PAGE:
Belonging to Jesus Christ

God’s grace is not cheap, and the Christian life is not easy.  Both take commitment.  But, let’s consider the options for a moment. You and I know goodness when we see it – the birth of a child, food on our plates, the beauty of nature – all are examples of goodness in this world.

But, we also know bad things happen.  Why do so many babies suffer disease and death?  Why do not all have the abundance of food that we do?  What about hurricanes and tornadoes that destroy human life? And, at the core of it all is this question: If God exists, why isn’t He fixing these problems?

To know the answer, we have first come to grips with the nature of the problem. I am the problem.  You are the problem.  Humanity is the problem.  The simple fact is that the goodness we see is marred by suffering because our ancestors (Adam and Eve) chose – and we choose today – to turn away from God’s goodness and love.  We rebel against his commandments.  That is called sin.  And, the result of our sin against God is death, both physical and spiritual (Romans 3:23).  And, unless and until you and I accept this fundamental truth about the human condition – your condition, my condition, our condition – the rest of the story will fall on deaf ears.

God, then, has three options concerning us and our sin: He can punish us forever; He can act like nothing happened; or, he can forgive.  Thankfully for us, God chose forgiveness.  But, what is the substance of that forgiveness, and how is it appropriated to us?

Well, in ages past, God made a covenant with Israel, giving them a means to propitiate his wrath against their sin – animal sacrifice – described in Leviticus, Chapter 16 – 17.  Notice the significance of the shedding of blood.  Without the shedding of blood, atonement (at-one-ment) with God is not achieved.

Now, notice also that this event occurred every year.  This very fact demonstrates that the sacrifice was insufficient to the task at hand.  In other words, while the animal gave its life, it wasn’t responsible for the sin.  And, while the priest “mediated” the sacrifice between God and the people, he himself was also a sinner, and therefore unable to sufficiently mediate between God and man.  Again, were the sacrificial offering adequate, it would’ve only occurred once. What to do?

God answered the problem of human sin by sending Jesus – fully God and fully human – to make atonement for human sin.  By living a life of perfect obedience to the will of God, Jesus (the second “Adam”) did what the first Adam failed to do and won the victory over sin.  And, because Jesus was fully God, he was able to be the perfect priest, mediating between the wrath of God and the sinfulness of humanity.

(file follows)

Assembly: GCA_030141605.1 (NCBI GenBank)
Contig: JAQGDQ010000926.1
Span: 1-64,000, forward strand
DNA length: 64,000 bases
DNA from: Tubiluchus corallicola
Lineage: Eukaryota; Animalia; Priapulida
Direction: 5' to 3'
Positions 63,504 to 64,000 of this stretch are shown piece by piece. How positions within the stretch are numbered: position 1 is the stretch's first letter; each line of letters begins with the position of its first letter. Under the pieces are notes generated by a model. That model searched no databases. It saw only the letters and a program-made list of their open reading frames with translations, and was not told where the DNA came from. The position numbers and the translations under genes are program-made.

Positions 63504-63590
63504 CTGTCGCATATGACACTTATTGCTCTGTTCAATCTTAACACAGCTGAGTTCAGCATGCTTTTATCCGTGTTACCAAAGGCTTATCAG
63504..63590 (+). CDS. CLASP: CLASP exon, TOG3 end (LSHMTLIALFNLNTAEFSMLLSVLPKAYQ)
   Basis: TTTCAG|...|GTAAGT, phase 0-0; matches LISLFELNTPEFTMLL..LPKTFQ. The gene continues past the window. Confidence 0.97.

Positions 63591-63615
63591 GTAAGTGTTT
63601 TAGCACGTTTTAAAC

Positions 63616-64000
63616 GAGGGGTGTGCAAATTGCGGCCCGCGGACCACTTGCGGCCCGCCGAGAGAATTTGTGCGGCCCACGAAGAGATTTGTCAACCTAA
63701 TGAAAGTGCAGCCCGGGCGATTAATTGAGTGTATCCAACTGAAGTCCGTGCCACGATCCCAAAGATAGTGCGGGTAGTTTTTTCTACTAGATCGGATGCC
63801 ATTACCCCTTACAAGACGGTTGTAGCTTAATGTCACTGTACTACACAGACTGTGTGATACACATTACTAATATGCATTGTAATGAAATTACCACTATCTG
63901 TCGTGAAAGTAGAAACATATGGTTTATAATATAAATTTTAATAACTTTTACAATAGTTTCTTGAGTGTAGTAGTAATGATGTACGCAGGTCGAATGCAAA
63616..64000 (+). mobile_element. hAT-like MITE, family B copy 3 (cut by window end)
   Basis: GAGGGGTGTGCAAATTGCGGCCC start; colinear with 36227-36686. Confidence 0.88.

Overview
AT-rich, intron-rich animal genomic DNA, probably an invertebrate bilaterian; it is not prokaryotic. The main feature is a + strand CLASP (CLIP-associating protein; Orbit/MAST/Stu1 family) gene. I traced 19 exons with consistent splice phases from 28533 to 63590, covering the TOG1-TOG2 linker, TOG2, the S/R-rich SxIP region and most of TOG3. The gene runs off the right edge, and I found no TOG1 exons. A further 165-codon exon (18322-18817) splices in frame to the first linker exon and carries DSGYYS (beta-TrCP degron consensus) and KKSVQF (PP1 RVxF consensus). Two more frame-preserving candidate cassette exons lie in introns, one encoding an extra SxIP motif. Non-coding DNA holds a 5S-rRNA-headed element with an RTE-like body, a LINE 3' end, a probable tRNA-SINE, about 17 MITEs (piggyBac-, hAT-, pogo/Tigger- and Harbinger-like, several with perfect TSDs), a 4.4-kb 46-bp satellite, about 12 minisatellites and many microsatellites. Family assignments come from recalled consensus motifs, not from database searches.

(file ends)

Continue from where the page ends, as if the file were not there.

Grace is not cheap.

The perfect life Jesus Christ led stirred the full wrath of human wickedness, and we hung him on a cross to die, charging him with blasphemy for saying He is God.  Yet, it was precisely the sacrifice of this Suffering Servant on the hard wood of the cross that made the perfect sin offering for our sake – once for all – never to be repeated.  For, on the third day he rose from the dead, showing himself the victor over the power of the sin and death, which opens the portals of God’s grace to us, and is appropriated to us through baptism and profession of faith in Jesus as Lord and Savior.

The Christian life is not easy.

That we struggle as humans is a given.  The question is, “Will you struggle against God and continue in a path of self-destruction that leads to eternal death, or will you engage with God and struggle against the sin that produces death in you?”

At CTR, we are committed to struggling together – with God – to claim the victory Jesus won for the whole world!  Our vision is nothing short of God’s vision.  Our mission is Christ’s own Command and Commission.  Our values are those foundations upon which the Church was built.  And, our expectations are that we all participate, using the gifts God has given us.  Please review them on the Welcome page of our website.

Contact Fr. Culpepper if you want to attend a CTR Inquirer's Class.